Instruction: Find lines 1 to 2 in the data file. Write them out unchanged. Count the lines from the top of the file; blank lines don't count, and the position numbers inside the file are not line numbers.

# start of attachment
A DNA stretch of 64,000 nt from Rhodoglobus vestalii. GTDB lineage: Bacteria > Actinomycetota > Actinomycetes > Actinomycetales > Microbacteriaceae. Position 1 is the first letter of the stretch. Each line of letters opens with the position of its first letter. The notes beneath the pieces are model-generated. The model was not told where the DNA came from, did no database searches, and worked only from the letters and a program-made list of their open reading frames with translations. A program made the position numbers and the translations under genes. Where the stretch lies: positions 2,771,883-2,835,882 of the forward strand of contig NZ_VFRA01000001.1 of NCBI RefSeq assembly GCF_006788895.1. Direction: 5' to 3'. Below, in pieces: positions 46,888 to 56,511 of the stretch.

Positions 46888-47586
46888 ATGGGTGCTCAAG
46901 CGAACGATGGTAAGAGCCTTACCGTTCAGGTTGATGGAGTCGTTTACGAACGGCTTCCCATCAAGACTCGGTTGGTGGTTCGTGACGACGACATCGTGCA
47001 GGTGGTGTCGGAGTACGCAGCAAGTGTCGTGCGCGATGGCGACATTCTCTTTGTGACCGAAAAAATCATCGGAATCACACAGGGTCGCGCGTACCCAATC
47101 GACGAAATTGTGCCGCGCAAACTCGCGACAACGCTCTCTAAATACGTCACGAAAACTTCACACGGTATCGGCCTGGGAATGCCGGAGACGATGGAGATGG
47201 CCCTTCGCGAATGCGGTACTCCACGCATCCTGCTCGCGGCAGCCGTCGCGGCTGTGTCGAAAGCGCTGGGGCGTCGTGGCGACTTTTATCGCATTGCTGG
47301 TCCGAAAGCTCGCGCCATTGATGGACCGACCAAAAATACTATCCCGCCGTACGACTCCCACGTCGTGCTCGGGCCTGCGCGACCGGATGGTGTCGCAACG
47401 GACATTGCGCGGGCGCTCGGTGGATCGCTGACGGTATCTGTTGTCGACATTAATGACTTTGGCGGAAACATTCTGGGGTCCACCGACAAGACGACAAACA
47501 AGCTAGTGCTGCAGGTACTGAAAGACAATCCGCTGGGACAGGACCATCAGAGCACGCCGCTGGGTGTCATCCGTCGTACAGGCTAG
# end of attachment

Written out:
A DNA stretch of 64,000 nt from Rhodoglobus vestalii. GTDB lineage: Bacteria > Actinomycetota > Actinomycetes > Actinomycetales > Microbacteriaceae. Position 1 is the first letter of the stretch. Each line of letters opens with the position of its first letter. The notes beneath the pieces are model-generated. The model was not told where the DNA came from, did no database searches, and worked only from the letters and a program-made list of their open reading frames with translations. A program made the position numbers and the translations under genes. Where the stretch lies: positions 2,771,883-2,835,882 of the forward strand of contig NZ_VFRA01000001.1 of NCBI RefSeq assembly GCF_006788895.1. Direction: 5' to 3'. Below, in pieces: positions 46,888 to 56,511 of the stretch.

Positions 46888-47586